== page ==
If you’re thinking about learning Swedish then you’ve made an excellent choice. In the Swedish language grammar is relatively easy to grasp, especially for English speakers, but also in comparison to French or German. Whether you’re learning Swedish because you need it for work or perhaps you're just looking for a new challenge, the fastest and easiest way to learn is via a linguist-built app course, such as those offered by Babbel. Correct Swedish grammar is presented throughout the programmes, giving you more confidence in your written and spoken Swedish from the first lesson.
Getting started: important Swedish grammar rules
Those who have previously studied the Latin language will probably find Swedish grammar easy by comparison, but it's still good to familiarise yourself with some of the rules before you start. Basic sentence order is the same as in English; subject-verb-object. The first challenge is learning which nouns are common and which are neuter. The Swedish alphabet is also bigger than the English one, with three extra letters. When you start to use Swedish adjectives, they must be in line with the amount and gender of the noun. Strong adjectives, used after the indefinite article, require a ‘t’ at the end for neuter nouns, and ‘a’ at the end for common nouns. Weak adjectives, used after the definite article, generally require an ‘a’ after all nouns.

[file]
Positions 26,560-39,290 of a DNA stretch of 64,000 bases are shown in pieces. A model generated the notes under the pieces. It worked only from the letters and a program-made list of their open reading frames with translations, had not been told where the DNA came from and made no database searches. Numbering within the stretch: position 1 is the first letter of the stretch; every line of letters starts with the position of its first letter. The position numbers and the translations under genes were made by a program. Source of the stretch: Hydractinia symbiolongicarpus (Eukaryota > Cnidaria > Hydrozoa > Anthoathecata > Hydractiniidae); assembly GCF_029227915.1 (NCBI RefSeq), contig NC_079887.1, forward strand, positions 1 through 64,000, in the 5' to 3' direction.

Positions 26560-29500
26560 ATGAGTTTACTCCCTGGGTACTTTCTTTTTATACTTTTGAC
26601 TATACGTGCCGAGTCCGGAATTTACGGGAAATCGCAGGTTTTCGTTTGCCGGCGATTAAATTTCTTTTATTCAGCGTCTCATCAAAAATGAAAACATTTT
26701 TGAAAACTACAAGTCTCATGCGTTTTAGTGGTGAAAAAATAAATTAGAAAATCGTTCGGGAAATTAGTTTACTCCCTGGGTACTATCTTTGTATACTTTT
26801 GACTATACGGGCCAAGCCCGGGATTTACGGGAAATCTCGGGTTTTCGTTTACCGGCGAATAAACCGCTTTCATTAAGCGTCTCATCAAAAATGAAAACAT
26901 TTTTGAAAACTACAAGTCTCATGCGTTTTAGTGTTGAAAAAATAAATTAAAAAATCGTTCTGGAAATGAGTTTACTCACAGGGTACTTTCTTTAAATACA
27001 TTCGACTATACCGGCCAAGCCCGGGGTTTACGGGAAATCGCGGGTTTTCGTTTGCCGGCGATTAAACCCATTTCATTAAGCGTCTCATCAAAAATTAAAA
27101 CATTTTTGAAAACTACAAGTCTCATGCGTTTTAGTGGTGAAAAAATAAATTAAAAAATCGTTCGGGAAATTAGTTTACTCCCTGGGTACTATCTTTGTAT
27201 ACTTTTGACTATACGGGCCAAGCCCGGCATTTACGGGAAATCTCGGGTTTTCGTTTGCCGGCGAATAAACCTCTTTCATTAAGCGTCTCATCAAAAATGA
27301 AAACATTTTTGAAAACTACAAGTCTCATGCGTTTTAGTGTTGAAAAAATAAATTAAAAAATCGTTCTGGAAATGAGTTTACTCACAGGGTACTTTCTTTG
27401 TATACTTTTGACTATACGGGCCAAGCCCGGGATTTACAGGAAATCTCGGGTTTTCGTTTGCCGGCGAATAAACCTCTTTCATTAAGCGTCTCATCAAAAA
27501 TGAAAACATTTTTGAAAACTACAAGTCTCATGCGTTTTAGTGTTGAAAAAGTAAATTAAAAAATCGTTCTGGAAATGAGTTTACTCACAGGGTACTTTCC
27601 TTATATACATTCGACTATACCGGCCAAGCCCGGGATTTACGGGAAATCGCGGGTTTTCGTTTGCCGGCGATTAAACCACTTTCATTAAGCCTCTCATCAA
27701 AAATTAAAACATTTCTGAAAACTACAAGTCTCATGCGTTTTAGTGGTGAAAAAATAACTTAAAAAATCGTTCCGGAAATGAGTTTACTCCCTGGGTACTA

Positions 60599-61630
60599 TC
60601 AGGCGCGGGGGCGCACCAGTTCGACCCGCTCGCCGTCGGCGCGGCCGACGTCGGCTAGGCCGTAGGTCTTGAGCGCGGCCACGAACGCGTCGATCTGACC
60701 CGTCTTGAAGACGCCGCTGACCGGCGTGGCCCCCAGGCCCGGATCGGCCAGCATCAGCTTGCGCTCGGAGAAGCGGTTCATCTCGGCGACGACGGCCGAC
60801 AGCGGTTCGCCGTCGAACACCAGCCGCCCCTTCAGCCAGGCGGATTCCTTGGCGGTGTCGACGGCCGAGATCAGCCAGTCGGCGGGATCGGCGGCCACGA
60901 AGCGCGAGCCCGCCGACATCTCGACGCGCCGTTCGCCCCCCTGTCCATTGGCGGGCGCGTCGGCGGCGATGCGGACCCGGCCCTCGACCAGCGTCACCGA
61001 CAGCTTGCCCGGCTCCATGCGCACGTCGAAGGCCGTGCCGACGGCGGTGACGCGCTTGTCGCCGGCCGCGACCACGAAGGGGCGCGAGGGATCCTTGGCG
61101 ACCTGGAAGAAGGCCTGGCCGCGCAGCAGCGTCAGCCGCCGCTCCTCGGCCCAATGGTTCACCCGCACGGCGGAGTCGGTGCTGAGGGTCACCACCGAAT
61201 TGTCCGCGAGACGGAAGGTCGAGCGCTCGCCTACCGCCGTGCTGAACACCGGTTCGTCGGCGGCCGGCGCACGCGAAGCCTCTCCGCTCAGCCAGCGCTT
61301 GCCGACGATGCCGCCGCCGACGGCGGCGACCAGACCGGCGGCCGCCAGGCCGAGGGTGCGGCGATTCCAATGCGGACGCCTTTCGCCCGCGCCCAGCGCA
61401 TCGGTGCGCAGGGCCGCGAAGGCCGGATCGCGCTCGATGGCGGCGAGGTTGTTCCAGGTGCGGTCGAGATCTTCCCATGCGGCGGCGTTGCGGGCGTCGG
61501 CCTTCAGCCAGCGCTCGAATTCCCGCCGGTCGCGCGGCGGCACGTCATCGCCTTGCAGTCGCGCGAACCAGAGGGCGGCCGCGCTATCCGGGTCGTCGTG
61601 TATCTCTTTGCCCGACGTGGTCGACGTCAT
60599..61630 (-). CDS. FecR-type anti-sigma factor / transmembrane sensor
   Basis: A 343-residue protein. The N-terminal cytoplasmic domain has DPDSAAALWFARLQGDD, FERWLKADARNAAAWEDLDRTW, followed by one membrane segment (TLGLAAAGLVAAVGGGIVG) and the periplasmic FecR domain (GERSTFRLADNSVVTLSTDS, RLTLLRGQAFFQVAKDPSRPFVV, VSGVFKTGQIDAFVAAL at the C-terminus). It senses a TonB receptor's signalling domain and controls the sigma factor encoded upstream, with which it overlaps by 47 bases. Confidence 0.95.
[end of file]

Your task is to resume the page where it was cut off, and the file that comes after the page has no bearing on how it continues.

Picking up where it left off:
The basic Swedish pronouns
The first and most important pronouns you will learn are Swedish personal pronouns, which includes the Swedish subject pronouns such as jag (I), du (you), han (he) and hon (she), as well as Swedish object pronouns, such as mig (me), dig (du), honom (he) and henne (her). For the reflexive pronouns Swedish grammar makes things easy, as they are the same as object pronouns.
Learning Swedish nouns
As opposed to the masculine and feminine nouns of French or German, nouns in Swedish are either Common (a merge of masculine and feminine) or Neuter. The definite article for each is respectively 'en' or 'ett'. With the definite article, the noun is suffixed. For example, in the case of the word 'car' (bil), ‘the car’ is ‘bilen’. However, with the indefinite article, the word is separate, therefore, ‘a car’ is ‘en bil’. Plurals are where things get a little more complicated, with three suffixes for plurals; or, er, ar.
Essential Swedish prepositions rules
Swedish prepositions are fairly easy to learn, but to use them confidently in everyday speech there are some rules you need to familiarise yourself with quickly. The most important rule is knowing when to use på (on) and when to use i (in). For instance, ‘på’ is used for being ‘in the bank’, as well as in hospital, a restaurant or university. Whereas ‘i’ is used for being ‘in school’ as well as a shop or church.
Common Swedish prepositions
i = in
på/vid = at
bakom = behind
bredvid = next to
med = with
på = on
från = from
av = by
Conquer Swedish Grammar with online learning
As you can see, learning grammar in Swedish is easier than you think, especially for those who already speak a Germanic language such as English or German, and even for those who don’t. Babbel has adjusted its courses according to the learner's native language, which means the course is slightly different for those who speak Spanish as a first language, for example, than those who speak English. Built on the Babbel Method, a unique and proven model for learning languages, all courses are designed by linguist experts. Sign-up to learn Swedish with Babbel today and enjoy your first lesson free.